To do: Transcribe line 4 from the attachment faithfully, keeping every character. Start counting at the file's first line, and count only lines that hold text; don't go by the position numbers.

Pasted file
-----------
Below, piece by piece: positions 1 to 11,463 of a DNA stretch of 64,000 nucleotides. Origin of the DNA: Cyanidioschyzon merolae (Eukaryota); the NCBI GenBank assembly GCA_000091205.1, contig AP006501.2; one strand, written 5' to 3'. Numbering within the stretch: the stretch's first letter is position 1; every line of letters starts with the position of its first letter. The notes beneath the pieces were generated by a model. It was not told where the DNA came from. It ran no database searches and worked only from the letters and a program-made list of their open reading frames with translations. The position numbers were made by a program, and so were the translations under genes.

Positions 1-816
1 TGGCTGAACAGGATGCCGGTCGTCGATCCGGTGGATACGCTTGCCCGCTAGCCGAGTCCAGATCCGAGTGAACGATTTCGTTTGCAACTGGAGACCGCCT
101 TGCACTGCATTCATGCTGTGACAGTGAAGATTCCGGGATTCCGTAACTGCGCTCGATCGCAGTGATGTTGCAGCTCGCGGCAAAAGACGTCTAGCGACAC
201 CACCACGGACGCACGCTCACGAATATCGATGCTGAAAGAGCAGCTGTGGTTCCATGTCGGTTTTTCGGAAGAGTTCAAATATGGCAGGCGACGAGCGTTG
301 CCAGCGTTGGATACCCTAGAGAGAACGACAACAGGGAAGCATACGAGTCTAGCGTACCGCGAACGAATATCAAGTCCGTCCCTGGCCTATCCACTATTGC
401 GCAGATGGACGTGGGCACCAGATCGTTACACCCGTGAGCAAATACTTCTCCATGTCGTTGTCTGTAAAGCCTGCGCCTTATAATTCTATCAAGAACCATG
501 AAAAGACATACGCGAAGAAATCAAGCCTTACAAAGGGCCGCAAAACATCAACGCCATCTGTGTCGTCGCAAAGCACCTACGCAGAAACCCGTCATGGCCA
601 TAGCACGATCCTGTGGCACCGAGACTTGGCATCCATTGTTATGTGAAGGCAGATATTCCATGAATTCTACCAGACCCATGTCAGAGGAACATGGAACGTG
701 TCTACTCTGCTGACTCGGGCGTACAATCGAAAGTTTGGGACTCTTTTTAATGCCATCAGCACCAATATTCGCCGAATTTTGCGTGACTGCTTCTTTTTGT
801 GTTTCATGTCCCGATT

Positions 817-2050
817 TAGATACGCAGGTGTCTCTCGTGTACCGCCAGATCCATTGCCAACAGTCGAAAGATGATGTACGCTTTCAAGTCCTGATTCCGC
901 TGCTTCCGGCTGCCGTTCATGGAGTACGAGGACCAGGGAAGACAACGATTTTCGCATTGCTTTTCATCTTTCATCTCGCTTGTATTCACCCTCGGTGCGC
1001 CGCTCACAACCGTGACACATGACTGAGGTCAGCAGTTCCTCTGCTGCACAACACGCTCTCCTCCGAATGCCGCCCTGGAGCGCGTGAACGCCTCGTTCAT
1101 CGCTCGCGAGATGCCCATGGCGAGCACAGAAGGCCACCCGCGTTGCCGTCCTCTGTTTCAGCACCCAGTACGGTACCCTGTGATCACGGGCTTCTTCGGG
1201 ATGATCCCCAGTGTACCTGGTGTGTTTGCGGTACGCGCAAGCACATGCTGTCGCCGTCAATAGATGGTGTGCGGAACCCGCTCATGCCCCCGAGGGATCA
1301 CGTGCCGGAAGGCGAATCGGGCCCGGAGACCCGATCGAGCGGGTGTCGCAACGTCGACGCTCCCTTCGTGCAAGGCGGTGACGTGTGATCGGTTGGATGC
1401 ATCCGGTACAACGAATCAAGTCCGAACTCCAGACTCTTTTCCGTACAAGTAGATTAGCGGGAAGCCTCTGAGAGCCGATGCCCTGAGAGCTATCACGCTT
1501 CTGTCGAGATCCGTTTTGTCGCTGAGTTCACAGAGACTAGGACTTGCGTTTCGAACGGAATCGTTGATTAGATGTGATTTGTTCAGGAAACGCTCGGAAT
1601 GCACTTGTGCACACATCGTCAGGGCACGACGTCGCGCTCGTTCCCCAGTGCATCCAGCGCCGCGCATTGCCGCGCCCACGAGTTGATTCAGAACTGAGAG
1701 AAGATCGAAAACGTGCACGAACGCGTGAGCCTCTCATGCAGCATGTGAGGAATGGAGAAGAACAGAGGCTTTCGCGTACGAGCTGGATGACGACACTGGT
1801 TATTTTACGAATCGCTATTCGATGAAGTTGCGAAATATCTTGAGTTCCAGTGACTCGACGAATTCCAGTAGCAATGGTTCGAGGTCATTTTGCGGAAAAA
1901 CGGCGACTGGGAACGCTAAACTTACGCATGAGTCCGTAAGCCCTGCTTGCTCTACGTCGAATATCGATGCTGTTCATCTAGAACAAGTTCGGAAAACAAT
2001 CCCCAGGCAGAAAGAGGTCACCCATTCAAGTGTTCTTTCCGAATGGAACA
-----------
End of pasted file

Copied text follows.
101 TGCACTGCATTCATGCTGTGACAGTGAAGATTCCGGGATTCCGTAACTGCGCTCGATCGCAGTGATGTTGCAGCTCGCGGCAAAAGACGTCTAGCGACAC